Last laugh: ‘Joker’ movie smashes October record with $96M debut

"Joker" had a smash opening weekend, pulling in more than $93 million in the United States.
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"Joker" had a smash opening weekend, pulling in more than $93 million in the United States.

The Clown Prince of Crime is getting the last laugh.

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Update 10:37 a.m. EDT Oct. 7: Despite heightened security nationwide, the release of "Joker" set a record for an October movie debut, pulling in even more money than Warner Bros. originally reported, according to Variety.

The dark, R-rated film about Batman's villainous nemesis brought in $96 million from 4,374 North American theaters over the weekend, the website reported. Originally, Warner Bros. reported domestic sales of $93.5 million.

Original story: Despite heightened security nationwide, the release of "Joker" set a new record for an October debut, pulling in $93.5 million in theaters across the United States, according to The Hollywood Reporter.

The dark, R-rated film starring Joaquin Phoenix in the title role as a mentally ill misfit turned homicidal maniac also did well worldwide, with $140.5 million in more than 70 international markets, the website reported.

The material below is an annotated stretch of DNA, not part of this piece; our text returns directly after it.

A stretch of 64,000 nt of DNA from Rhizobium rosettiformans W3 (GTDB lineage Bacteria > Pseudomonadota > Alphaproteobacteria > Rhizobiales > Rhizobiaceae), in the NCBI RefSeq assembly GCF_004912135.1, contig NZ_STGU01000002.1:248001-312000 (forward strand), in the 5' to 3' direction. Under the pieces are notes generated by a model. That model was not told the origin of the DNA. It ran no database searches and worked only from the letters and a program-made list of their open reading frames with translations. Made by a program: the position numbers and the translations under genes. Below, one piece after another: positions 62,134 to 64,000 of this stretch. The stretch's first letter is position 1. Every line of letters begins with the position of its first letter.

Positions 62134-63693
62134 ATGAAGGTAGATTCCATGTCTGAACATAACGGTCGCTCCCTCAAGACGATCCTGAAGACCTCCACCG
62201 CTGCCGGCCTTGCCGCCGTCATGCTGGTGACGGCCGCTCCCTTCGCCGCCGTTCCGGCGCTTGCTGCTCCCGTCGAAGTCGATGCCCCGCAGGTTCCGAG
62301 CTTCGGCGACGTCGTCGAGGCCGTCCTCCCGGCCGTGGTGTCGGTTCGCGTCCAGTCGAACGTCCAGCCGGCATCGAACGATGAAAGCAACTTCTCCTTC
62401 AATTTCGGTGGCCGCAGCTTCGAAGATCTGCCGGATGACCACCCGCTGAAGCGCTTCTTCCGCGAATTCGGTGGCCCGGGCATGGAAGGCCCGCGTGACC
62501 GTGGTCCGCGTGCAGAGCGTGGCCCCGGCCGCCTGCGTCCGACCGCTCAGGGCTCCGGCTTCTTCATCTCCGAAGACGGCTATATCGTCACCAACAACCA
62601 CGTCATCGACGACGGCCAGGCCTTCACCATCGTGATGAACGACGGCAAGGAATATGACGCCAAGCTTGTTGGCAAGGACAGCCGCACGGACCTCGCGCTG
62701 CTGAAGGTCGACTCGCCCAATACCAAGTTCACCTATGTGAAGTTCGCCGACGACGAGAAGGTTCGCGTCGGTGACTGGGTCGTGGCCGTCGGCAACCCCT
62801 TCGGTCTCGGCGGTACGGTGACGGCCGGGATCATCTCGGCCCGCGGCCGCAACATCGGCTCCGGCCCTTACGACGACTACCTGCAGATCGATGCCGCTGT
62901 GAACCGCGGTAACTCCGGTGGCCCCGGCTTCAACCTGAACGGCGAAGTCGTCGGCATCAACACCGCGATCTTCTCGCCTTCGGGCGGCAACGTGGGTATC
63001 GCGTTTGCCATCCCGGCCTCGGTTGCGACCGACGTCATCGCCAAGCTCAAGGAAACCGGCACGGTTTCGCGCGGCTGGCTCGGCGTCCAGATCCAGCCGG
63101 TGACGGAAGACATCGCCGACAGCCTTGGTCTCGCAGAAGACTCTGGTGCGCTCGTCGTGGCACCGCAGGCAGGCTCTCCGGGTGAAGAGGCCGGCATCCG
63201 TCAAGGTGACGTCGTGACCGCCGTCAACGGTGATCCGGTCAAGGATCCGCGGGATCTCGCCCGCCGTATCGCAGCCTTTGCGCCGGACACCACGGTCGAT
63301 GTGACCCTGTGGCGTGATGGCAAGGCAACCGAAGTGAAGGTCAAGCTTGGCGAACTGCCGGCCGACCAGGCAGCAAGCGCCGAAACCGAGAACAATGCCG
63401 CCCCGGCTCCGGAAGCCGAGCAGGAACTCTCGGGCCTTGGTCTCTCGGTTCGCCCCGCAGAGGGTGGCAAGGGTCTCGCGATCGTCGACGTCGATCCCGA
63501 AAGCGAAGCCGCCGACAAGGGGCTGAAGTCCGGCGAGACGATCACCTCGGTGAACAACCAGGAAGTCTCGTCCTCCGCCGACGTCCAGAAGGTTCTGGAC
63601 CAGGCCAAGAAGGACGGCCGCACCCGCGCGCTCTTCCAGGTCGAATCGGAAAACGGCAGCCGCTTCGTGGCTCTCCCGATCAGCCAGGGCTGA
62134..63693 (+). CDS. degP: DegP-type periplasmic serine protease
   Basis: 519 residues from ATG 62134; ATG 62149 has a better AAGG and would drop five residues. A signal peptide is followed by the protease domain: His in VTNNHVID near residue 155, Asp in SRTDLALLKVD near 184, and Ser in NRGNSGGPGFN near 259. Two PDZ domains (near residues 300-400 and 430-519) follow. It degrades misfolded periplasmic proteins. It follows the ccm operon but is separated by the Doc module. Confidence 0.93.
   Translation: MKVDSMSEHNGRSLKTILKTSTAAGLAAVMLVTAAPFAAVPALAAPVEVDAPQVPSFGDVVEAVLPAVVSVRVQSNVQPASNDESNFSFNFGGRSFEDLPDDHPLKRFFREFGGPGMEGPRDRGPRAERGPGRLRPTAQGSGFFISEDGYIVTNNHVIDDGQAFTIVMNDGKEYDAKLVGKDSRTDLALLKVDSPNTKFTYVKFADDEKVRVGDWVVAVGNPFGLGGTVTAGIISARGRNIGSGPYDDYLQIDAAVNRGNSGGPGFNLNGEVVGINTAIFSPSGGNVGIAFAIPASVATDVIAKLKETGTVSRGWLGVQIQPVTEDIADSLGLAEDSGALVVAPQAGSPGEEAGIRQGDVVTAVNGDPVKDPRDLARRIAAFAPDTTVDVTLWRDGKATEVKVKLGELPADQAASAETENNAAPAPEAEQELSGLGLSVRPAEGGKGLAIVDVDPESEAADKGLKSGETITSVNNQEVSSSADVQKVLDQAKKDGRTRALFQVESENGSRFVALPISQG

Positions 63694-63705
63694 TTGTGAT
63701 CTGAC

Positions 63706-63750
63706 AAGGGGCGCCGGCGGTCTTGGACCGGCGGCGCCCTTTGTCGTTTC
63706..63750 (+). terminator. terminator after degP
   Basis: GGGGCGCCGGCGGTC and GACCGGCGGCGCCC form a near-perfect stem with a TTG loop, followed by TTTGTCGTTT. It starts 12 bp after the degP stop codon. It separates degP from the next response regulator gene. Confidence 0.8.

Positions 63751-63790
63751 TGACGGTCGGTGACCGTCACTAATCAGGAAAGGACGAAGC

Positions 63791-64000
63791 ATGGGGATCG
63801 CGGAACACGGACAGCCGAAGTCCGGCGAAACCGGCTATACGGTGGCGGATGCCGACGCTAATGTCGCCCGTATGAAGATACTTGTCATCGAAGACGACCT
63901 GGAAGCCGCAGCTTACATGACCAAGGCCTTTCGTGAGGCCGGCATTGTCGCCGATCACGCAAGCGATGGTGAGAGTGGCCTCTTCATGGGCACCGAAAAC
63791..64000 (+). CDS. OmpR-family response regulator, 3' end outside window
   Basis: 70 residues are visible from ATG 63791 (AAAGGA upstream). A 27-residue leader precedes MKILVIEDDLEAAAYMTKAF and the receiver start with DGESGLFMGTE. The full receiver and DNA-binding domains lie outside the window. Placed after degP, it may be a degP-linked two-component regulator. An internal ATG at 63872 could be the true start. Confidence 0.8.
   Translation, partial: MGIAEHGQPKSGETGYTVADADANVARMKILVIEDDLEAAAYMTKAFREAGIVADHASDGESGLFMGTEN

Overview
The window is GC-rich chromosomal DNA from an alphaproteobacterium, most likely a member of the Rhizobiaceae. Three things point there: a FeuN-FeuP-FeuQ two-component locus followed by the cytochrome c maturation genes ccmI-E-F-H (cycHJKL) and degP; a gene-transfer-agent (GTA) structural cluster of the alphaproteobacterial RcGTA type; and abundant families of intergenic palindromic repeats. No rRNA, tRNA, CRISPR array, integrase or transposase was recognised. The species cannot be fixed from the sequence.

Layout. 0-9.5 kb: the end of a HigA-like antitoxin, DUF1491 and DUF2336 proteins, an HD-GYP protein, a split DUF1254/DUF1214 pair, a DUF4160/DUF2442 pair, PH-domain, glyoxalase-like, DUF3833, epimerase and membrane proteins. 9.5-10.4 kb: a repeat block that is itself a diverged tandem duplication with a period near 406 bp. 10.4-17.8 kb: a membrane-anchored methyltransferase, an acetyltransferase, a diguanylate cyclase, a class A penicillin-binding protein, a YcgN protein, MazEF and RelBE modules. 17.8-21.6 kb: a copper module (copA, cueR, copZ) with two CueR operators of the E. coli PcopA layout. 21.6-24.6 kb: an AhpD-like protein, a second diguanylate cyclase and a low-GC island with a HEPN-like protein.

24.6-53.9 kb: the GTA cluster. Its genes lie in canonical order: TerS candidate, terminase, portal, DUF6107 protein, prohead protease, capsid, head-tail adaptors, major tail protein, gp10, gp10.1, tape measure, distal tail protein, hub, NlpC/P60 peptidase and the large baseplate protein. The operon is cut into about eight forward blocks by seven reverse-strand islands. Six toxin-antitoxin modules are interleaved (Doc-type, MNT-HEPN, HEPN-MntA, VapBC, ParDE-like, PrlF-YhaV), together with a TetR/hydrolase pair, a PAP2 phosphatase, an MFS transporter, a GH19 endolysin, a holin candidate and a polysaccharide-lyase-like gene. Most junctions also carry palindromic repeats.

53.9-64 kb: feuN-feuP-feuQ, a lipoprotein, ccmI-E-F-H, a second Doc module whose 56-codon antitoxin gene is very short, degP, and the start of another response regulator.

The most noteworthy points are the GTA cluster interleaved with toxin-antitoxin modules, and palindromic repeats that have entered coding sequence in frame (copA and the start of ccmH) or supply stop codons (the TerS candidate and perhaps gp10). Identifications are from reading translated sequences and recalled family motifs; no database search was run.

The domestic ticket sales for the movie featuring Batman's criminal nemesis topped the record set last year by "Venom," which pulled in $80 million, Variety reported.

"Joker," which co-stars Robert De Niro, Zazie Beetz and Frances Conroy, follows the deteriorating mental state of Arthur Fleck (Phoenix), a stand-up comedian who becomes out of control as his life and career take a negative turn, Variety reported.

The film sparked concern about violence at theaters, and cinemas and police departments beefed up security in anticipation.

Customers were reminded that face paint, masks and toy weapons were not allowed, according to The Hollywood Reporter.

Warner Bros. issued a statement last month in anticipation of concerns generated by the film, CNN reported.

"Warner Bros. believes that one of the functions of storytelling is to provoke difficult conversations around complex issues," a statement said. "It is not the intention of the film, the filmmakers or the studio to hold this character up as a hero."

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